Armstrong Economics Blog/Nature
Re-Posted May 10, 2018 by Martin Armstrong
Yellowstone Supervolcano geyser Steamboat has been unusually active. Many fear that something strange is happening which may signal it is getting active once again under Yellowstone National Park. Steamboat is indeed the world’s largest geyser and it has erupted three times in just six weeks. Many people have been asking if we ran our models on this one. Sure, we gave it a reasonable shot. However, the data is way too vague to produce an accurate projection. This requires not just trying to ascertain the cycle in this Supervolcano, but to double check it against our entire database to see if it correlates with other events to increase the accuracy.
Yellowstone National Park is actually an active supervolcano. It is a “supervolcano” since the entire park in inside the volcano, which is why you do not see the typical mountain and cone. As you walk around the park you do not realize that you are walking into the Yellowstone volcano’s Caldera. The Yellowstone Caldera was formed when the supervolcano erupted around 640,000+ years ago. The Yellowstone eruption area collapsed upon itself, creating a sunken giant crater or Caldera 1,500 square miles in area. You could fit Tokyo, the world’s biggest city, in Yellowstone’s super-volcanic Caldera, no less New York City, Los Angeles, London, and Paris.
What makes the place so beautiful is the dramatic geological chaos beneath the surface. The magmatic heat that powered that last eruption, is still there and actually is powered two previous eruptions. Therefore, the park’s famous geysers, hot springs, fumaroles, and mud pots, are all because what lies beneath is still very active.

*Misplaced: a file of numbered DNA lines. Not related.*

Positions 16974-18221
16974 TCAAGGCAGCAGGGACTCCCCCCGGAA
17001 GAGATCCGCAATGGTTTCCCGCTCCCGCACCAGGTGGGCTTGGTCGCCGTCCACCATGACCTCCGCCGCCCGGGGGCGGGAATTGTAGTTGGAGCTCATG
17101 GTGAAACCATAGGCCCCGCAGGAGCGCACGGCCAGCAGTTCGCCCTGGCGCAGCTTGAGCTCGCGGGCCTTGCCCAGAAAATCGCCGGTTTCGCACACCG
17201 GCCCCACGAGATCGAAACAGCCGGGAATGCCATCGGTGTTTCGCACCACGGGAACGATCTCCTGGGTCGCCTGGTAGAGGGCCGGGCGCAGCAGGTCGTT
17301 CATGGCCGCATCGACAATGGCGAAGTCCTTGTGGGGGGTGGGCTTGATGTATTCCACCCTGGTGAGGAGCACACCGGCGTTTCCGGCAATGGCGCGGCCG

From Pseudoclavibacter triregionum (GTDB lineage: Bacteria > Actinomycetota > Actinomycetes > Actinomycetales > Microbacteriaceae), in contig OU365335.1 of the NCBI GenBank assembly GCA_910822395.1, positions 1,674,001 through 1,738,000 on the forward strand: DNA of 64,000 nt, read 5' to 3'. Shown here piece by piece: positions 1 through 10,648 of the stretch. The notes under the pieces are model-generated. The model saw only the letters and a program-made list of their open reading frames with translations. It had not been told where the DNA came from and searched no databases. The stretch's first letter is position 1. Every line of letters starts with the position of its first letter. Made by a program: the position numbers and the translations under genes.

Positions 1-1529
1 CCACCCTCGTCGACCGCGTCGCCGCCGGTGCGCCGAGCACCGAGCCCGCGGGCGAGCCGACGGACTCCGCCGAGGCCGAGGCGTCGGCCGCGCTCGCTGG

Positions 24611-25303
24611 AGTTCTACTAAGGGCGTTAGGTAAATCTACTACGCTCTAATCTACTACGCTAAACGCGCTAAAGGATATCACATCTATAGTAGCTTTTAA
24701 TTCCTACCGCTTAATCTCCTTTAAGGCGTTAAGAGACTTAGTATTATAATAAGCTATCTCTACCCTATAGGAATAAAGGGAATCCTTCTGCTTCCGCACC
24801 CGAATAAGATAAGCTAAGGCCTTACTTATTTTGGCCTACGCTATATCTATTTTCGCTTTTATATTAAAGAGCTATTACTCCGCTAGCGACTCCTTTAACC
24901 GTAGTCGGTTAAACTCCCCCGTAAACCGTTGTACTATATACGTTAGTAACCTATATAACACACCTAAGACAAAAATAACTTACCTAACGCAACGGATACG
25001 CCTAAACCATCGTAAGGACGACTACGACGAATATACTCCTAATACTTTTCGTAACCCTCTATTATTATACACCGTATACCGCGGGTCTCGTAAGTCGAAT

The very term “Supervolcano” implies an eruption of magnitude 8 on the Volcano Explosivity Index, indicating an eruption of more than 1,000 cubic kilometers (250 cubic miles) of magma. Yellowstone has had at least three such eruptions one about 2.1 million years ago, the next 1.2 million years ago, and the last big one 640,000 years ago. Three super-eruptions at Yellowstone appear to have occurred on a 600,000-700,000 year cycle. It is certain without question that a full-scale eruption would create a global disaster never witnessed by modern man. We are obviously at a loss of historical records to gauge what would happen. The most recent full-scale eruption took place 640,000 years ago – suggesting Yellowstone is overdue for an eruption. Yet this analysis is by itself just one-dimensional. To increase the accuracy, we need to correlate this with everything else in our database.